The Liquid Thief in the Night: What Alcohol Takes From You

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It is not a secret that alcohol is unhealthy. The liver, pancreas, stomach, bowels and heart are just a few vital organs that are negatively affected by excess consumption. We have previously discussed the health ramifications of booze, but we have yet to examine the specific deficiencies that need to be topped up in the wake of a night out. 

Magnesium is merely one such vitamin. In a normal person, it contributes to high energy levels, healthy hair and strong muscles. When suffering from a magnesium deficiency, a person can become depressed and exhausted. As a diuretic, alcohol is a heavy contributor towards the loss of magnesium. In academic terms: ‘Studies historically have shown that alcohol consumption markedly increases magnesium excretion in the urine and may affect magnesium levels in other ways as well.’ (page 87).

Alcohol also hits the Vitamin B complex particularly hard. When the liver metabolises an alcoholic beverage, it can become damaged to the point where it struggles to store B12. Alcohol can also lead to glutathione depletion, which inhibits the body’s production of B12 and B2. Research has shown that Vitamin B deficiency is often seen in alcoholics, and it is responsible for diseases relating to the nervous system and gastrointestinal system, among others. If you fancy, you can grab all 8 of your B vitamins from foods like avocados or almonds. 

Chronic drinking can further damage the body’s ability to absorb things like Vitamin C, due to its effect on the pancreas. Doctors recommend topping up your Vitamin C after consuming alcohol to avoid chronic depression and fatigue, as well as the dreaded scurvy. In theory, the standard diet should provide enough Vitamin C to keep your body happy; however, when depleted by alcohol, additional measures may need to be undertaken.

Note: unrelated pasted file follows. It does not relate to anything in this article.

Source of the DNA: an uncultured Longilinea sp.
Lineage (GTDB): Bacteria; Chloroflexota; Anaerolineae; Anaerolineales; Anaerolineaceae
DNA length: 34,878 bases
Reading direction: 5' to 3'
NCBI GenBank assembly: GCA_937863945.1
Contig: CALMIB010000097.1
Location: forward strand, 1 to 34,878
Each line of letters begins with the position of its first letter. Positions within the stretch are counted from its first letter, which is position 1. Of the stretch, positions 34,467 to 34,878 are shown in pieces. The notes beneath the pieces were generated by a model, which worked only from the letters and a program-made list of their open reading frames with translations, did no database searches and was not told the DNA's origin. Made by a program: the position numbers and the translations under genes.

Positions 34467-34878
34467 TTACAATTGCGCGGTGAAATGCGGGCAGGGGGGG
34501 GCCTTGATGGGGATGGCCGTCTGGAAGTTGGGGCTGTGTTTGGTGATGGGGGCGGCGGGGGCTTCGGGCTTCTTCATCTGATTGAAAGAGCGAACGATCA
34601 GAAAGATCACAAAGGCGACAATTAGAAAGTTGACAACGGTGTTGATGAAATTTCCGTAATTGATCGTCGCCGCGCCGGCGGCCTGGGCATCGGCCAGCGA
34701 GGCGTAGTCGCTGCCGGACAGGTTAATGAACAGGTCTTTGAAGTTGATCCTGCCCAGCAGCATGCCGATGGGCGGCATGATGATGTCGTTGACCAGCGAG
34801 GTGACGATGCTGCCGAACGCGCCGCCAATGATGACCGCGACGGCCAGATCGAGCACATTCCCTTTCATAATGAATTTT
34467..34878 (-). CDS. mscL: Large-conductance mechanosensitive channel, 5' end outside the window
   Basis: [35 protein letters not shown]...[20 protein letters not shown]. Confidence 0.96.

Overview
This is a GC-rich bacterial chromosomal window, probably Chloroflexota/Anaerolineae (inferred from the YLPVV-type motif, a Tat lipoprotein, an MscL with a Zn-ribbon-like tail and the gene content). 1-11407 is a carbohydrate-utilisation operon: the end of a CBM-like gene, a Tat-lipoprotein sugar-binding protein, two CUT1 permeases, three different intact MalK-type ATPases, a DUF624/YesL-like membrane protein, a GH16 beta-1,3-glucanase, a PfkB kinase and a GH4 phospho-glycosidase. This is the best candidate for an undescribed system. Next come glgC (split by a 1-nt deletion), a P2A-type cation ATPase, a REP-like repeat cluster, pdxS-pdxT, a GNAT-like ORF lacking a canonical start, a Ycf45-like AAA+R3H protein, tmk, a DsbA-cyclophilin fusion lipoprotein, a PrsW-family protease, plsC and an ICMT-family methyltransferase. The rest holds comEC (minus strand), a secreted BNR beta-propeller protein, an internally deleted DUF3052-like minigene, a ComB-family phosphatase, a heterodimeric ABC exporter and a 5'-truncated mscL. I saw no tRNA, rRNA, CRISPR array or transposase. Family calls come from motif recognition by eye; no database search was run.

Notably, alcohol affects the mood, both in the short-term and when consumed over longer periods of time. As a depressant, it saps the brain of dopamine and serotonin in the long-term, meaning that your headache and upset stomach aren’t the only reasons for your morning-after slump.

Overall, the Survivor blend targets a number of natural functions relating to normal hepatic, cognitive and metabolic function in the human body – all of which can be affected through elevated blood alcohol levels. It directly addresses the depleted stores of vitamins and nutrients outlined above. The 19 ingredients include Vitamin C, Vitamin B Complex, Magnesium, Chromium, Iodine and Copper. Although Survivor certainly isn’t a substitute for sobriety, we do aim to top up these much needed nutrients at the point they are needed most.

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